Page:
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BURLESON, DAVID CROCKETT
BURLESON, DAVID CROCKETT (1837–1911). David Crockett Burleson, a member of the Texas Rangersqv and Civil War officer, the son of Sarah (Owen) and Edward Burleson, Sr., was born on September 6, 1837, probably in Bastrop County, Texas. In 1848 the family settled near San Marcos, where Burleson got the early education that prepared him to attend Baylor University. In 1855 he served in James Hughes Callahan's company of Texas Rangersqv. The following year he and his brother Edward Burleson, Jr., traveled to Mexico to clarify some Hays County land titles. They had little success with the title problem and decided to purchase some cattle to drive back to Texas. They were ambushed by a Mexican mob that stole their cattle, and they were jailed for two weeks at Hacienda Potosí. Burleson spent the rest of the pre-Civil War decade as sergeant-at-arms of the Texas Senate. He married Louisa Ware of Manchaca in 1861, shortly before he raised a company for the Confederate Army at Seguin and became a lieutenant in Company B, Thirty-second Texas Cavalry, which served throughout the war in Texas and Louisiana. He purchased land in 1865 in the hills west of San Marcos and operated a horse ranch there before moving to Buda. After his wife died in 1894 he moved to Austin, where he was a member of the capitol police force until his death, on May 17, 1911. He was buried in Live Oak Cemetery at Buda and was survived by four daughters and one son.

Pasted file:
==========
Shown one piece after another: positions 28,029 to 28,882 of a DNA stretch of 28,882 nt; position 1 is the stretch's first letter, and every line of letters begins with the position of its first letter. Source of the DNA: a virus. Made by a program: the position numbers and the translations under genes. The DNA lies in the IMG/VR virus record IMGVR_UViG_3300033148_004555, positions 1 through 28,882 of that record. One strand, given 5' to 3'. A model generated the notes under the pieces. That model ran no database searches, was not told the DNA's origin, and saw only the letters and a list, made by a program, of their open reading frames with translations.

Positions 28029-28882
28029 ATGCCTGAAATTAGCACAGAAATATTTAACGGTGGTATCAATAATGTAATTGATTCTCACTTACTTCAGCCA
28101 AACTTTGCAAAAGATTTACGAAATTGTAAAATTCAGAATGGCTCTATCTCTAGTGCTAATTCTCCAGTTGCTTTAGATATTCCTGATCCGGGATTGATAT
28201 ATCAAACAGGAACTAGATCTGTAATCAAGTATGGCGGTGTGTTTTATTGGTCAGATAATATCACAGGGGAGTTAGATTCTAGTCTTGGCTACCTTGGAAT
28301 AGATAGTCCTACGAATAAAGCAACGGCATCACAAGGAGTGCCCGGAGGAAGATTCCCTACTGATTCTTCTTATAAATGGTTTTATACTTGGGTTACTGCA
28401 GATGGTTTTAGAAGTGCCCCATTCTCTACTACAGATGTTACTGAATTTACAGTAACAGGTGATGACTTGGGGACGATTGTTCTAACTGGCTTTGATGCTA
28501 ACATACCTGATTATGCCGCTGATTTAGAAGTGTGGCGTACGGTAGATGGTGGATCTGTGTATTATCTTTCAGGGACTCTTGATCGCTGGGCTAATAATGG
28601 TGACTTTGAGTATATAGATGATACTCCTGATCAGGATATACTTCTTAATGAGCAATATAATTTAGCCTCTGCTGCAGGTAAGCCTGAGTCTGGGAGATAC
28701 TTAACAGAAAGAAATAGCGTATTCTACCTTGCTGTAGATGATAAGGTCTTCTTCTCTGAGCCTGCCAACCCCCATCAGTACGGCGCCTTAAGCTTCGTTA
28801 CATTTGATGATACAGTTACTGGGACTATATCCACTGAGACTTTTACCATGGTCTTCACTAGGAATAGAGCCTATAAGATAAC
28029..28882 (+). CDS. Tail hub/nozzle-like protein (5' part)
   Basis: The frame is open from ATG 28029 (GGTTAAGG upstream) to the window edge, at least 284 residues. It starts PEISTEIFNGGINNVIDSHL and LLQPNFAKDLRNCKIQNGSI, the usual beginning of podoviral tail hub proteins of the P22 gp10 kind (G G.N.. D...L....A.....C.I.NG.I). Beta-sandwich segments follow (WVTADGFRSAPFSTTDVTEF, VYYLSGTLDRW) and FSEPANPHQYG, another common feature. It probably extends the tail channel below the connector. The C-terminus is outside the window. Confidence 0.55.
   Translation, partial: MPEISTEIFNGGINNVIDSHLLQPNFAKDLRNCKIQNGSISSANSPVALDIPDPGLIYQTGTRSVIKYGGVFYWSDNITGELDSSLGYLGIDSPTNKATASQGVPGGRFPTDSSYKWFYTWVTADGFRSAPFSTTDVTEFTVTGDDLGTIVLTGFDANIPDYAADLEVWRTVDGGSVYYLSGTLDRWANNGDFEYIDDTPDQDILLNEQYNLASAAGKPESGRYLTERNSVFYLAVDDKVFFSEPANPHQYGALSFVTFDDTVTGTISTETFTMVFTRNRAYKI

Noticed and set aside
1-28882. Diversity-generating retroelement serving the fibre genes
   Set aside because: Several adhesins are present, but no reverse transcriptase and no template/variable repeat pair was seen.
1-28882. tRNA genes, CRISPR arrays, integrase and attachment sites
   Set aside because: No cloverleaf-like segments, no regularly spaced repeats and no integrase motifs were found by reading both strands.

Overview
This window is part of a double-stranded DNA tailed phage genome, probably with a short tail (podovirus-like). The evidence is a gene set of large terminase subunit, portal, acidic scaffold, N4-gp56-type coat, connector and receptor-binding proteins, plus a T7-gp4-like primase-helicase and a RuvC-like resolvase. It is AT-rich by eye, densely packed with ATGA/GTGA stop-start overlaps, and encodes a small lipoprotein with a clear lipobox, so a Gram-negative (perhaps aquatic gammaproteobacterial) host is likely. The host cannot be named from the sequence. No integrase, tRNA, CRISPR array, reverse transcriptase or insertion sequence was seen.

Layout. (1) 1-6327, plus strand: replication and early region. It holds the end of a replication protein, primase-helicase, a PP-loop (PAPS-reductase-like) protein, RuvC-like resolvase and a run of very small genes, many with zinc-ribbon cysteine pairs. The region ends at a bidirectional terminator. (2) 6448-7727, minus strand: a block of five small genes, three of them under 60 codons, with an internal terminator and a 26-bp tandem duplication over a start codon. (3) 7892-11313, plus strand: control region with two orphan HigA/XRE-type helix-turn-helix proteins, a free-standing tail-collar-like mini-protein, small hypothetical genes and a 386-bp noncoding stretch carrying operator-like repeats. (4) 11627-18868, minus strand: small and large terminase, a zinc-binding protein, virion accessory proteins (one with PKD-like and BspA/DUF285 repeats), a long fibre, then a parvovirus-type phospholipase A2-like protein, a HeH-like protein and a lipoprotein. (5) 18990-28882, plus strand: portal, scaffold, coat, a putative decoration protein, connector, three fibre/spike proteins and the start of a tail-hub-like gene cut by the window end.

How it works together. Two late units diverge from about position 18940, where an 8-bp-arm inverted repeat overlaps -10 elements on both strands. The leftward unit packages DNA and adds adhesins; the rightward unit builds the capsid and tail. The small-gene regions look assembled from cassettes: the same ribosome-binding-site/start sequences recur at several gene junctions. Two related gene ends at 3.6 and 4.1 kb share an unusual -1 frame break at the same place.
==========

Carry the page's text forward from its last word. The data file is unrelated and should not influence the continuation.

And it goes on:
BIBLIOGRAPHY:David C. Burleson Papers, Dolph Briscoe Center for American History, University of Texas at Austin. Amelia W. Williams and Eugene C. Barker, eds., The Writings of Sam Houston, 1813–1863 (8 vols., Austin: University of Texas Press, 1938–43; rpt., Austin and New York: Pemberton Press, 1970).
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The following, adapted from the Chicago Manual of Style, 15th edition, is the preferred citation for this article.Handbook of Texas Online, "Burleson, David Crockett," accessed February 21, 2018, http://www.tshaonline.org/handbook/online/articles/fbu39.
Uploaded on June 12, 2010. Published by the Texas State Historical Association.